A new and likely-doomed blog series, in which I fuss â€” about the city budget. Oh yeah.
"The Government," Mayor Nutter told me, very firmly, "is not growing."
Period. That's it. Read. My. Lips.
Well, he didn't say that, but he kind of implied it. I stammered a bit and waved a piece of paper entitled "City Manager's Quarterly Report" at him, but the mayor wouldn't budge. "The government is not growing," he said, and patted me good-naturedly on the back, as if to say, "But nice try."
It's a claim he's made several times, most notably in a recent letter to the Inquirer:
Several opinion pieces may lead readers to believe the city has relied only on revenue measures to solve the multibillion-dollar deficits it has faced since the world economic collapse. That is false. Excluding pensions and debt service, the city's costs this year will be about $160 million lower than in fiscal 2008. A big part of that reduction has been in personnel costs. Since December 2008, the city's general-fund workforce has shrunk by about 800, and when part-time and temporary positions are added, there are 1,250 fewer employees now than at the end of 2008. And for the first half of this fiscal year, overtime was down by a third from where it was last year.
Ladies and Gentlemen, the government, this man is saying, is not growing.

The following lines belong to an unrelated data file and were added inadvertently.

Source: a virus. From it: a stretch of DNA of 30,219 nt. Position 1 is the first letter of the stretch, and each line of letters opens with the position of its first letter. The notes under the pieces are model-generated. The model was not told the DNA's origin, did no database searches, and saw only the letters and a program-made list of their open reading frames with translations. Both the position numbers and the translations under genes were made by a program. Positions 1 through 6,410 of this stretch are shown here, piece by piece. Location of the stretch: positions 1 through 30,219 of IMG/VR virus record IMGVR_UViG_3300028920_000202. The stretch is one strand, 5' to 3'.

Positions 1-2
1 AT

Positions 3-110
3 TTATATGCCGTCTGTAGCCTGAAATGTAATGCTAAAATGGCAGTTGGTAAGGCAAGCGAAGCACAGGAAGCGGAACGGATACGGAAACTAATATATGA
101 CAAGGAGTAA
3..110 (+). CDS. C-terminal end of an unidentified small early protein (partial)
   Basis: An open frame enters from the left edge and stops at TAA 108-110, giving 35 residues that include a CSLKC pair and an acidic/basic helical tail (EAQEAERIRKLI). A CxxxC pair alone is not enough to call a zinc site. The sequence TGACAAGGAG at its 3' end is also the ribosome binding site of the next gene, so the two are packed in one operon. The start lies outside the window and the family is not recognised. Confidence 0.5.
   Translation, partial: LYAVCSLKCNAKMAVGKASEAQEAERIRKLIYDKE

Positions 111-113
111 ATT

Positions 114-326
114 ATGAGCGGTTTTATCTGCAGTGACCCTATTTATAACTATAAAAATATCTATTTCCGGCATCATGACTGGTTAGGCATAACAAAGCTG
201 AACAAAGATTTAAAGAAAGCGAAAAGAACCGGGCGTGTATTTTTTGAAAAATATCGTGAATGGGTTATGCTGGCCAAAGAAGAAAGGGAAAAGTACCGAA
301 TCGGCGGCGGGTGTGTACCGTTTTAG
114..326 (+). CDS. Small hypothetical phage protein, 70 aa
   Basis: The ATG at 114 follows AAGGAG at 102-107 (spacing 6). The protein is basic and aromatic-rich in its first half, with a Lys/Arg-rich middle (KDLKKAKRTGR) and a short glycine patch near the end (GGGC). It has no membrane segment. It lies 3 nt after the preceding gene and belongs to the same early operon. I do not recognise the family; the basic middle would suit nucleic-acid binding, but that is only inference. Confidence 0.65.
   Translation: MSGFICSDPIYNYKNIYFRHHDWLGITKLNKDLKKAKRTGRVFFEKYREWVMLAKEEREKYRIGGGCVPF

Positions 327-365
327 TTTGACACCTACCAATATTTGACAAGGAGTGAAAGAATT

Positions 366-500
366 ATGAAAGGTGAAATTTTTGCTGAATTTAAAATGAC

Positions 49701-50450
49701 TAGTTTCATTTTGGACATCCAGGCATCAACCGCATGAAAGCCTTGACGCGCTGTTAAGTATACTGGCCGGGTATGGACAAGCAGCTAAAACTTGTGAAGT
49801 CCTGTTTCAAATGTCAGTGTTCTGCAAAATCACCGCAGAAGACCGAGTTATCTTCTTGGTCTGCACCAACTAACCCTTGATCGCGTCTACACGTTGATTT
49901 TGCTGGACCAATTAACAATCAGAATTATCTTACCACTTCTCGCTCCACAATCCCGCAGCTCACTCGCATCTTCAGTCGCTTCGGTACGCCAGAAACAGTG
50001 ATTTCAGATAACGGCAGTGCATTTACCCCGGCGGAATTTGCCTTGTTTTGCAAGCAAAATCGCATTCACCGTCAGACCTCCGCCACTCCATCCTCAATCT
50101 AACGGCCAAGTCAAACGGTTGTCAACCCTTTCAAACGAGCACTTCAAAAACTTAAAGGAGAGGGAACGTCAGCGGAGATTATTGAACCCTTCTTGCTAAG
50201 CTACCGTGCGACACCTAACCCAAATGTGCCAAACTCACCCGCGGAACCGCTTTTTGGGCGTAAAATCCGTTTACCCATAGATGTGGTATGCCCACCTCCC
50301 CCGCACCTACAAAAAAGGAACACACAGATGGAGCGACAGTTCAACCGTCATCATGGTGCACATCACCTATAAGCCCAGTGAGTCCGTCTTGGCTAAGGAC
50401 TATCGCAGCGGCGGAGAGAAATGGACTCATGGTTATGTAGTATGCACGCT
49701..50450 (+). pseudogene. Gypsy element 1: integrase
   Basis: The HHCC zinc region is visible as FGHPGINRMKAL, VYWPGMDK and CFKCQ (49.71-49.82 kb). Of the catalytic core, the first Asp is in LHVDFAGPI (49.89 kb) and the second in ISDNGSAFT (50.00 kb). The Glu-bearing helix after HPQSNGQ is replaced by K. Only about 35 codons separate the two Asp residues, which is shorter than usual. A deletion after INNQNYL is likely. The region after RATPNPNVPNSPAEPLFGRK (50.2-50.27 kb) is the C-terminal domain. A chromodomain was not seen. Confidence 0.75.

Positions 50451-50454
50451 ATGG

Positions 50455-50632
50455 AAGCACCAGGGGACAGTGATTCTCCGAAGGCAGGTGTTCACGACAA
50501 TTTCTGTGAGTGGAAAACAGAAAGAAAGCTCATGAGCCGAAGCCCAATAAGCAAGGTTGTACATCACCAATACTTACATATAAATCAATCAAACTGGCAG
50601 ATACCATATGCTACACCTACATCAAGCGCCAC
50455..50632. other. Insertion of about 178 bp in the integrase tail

But this handy chart I made says differently:
|By Isaiah Thompson, Data: City of Philadelphia|
Here's what the chart tells us:
- While it's true that Nutter cut jobs way down from December 2008, that date represented a high-water mark; in other words, Nutter, at the time, was already presiding over the highest level of staffing in four years.
- Starting this year, we can expect to see the city's staff levels go back up, eventually back to where they were in 2005 â€” which was a full three years before the great financial collapse.
- Between 2008 and 2009, the mayor did eliminate actual positions â€” but he also eliminated plenty of vacant positions.
- The number of actual positions, while shrinking, has stayed in more or less the same relative in proportion to the number of budgeted positions.
Look: I'm not some small-government nut. Putting on my columnist's hat for a minute, I don't really care all that much if we do or don't add 100 jobs. It's a small part of the overall budget, and a relatively small part of the overall tax burden. But in a budget proposal which makes virtually no cuts on the one hand, and raises taxes on the other, it's worth asking whether the administration is making its sacrifices this year, too.
Nutter's response, when I first tried to run these numbers by him, was "Talk to Dubow" â€” referring to Rob Dubow, Director of Finance.
Dubow, initially, told me that the city is not adding staff. Until he admitted that, well, yes, it is adding a few positions â€” but not that many, and, he said, the city expects some of these staff investments (e.g technologyth) to result in "efficiencies," which they have not yet budgeted for.
Which is all well and good, but not â€“ not quite â€“ what the mayor said, when he said, "The Government is not growing."